Childs Pose - Balasana

Kneel on the mat and lower the chest to the floor with the arms stretched out above the head, the hands should be together, sit the ischium (bum) bones back on the heels.  If you have any knee problems support the body weight with the hands at the side of the body whilst in the kneeling position, keep the weight forward to avoid deeply bending the knee.  Alternatively, open out the knees wide and sit back on a cushion or yoga block.  Reach the hands away from the body stretching through the back. Relax and hold

Plank

An excellent exercise for safely increasing core strength.  From an all four position, drop down onto the elbows and extend the legs out, balancing on the feet with a completly straight back.  Keep the head in line with the rest of the body.  For a modification drop onto the knees with the legs slightly bent. Contract the abdominals keeping a strong core.    You need to be able to maintain a solid neutral spine, if at any point you feel the back beginning to drop rest and return to all fours.  Hold the position for as long as you can manage and then rest.  Repeat the move.  Keep a note of how long you are able to hold and keep increasing each time you return to the yoga routine.

Half Bridge Pose - Setu Bandha Sarvangasana

This move will stretch hip flexors and strengthen the gluteal muscles. Good for runners.

Apply this modified yoga version by laying on your back with the knees bent, slowly and gently lift the hips up towards the sky, breath in and ensure there is no discomfort in the low back area.  The arms are on the floor by the sides of the body supporting the weight. Hold the position for 30 seconds or for as long as you can manage.  Return to the mat. repeat the movement.   

Corpse Pose - Shavasana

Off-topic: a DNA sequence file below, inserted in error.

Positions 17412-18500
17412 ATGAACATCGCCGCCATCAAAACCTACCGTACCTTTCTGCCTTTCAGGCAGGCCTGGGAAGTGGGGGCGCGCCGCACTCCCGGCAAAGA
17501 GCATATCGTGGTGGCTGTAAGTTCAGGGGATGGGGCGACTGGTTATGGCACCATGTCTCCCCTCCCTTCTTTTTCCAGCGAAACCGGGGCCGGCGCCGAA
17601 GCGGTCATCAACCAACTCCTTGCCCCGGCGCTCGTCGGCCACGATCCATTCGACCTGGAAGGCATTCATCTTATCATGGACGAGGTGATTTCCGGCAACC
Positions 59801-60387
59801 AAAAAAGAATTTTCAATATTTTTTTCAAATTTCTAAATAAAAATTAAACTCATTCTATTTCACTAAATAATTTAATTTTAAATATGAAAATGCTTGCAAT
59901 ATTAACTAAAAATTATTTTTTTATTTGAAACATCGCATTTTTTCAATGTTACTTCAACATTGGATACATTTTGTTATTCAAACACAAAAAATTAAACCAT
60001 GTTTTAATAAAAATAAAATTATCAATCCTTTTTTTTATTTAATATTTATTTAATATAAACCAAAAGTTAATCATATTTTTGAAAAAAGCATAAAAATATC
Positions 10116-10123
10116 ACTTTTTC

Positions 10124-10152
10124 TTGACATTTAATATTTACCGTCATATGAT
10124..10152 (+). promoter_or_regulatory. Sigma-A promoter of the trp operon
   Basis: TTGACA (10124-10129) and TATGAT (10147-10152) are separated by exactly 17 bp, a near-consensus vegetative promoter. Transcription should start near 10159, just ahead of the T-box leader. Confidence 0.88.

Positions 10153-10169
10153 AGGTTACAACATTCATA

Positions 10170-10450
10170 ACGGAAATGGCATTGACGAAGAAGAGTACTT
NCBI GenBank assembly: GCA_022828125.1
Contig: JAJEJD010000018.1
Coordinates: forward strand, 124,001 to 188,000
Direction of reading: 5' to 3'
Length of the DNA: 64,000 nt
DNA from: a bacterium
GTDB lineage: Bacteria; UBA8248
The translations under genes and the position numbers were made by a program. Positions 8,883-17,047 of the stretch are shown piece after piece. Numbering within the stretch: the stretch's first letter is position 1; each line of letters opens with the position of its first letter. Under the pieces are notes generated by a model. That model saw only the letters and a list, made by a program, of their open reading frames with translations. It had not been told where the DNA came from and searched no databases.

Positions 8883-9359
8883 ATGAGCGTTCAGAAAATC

Finish with corpse pose to relax the mind and body. Lay flat on your back and let the feet fall outwards, arms by the side of your body and palms facing upwards. Close the eyes and allow all the muscles and tension to soften and melt away.  Quieten the mind and focus on breathing gently in and out.  Relax for 5 minutes.  When you are ready apply a slight contraction in the abdominals to support the back and roll on to your side (fetal position) use the hands to push you into sitting position then slowly raise to standing. 

Transferring from the floor into standing with back pain. 

It is very important to correctly move into a standing position to protect the back when transitioning from a sitting or laying position. The abdominal muscles act like a natural girdle and should be contracted when the back needs to be protected.  For example when lifting heavy objects or when raising from a sitting or laying position.

When transitioning from the floor to a standing position, keep the back as straight as possible at all times.  Roll onto the side (foetal position) use the arms to support the weight of the body and push with the arms to bring the torso into a 45% angle.  From here rotate the torso and come onto all fours keeping the abdominal muscles contracted. Rest back onto the heels, keeping the back vertical.  Kneel up whilst maintaining contracted abdominal muscles and then take one foot out in front so you are down on one knee. Straighten the body and rise into a standing position, keeping the spine as straight as possible at all times.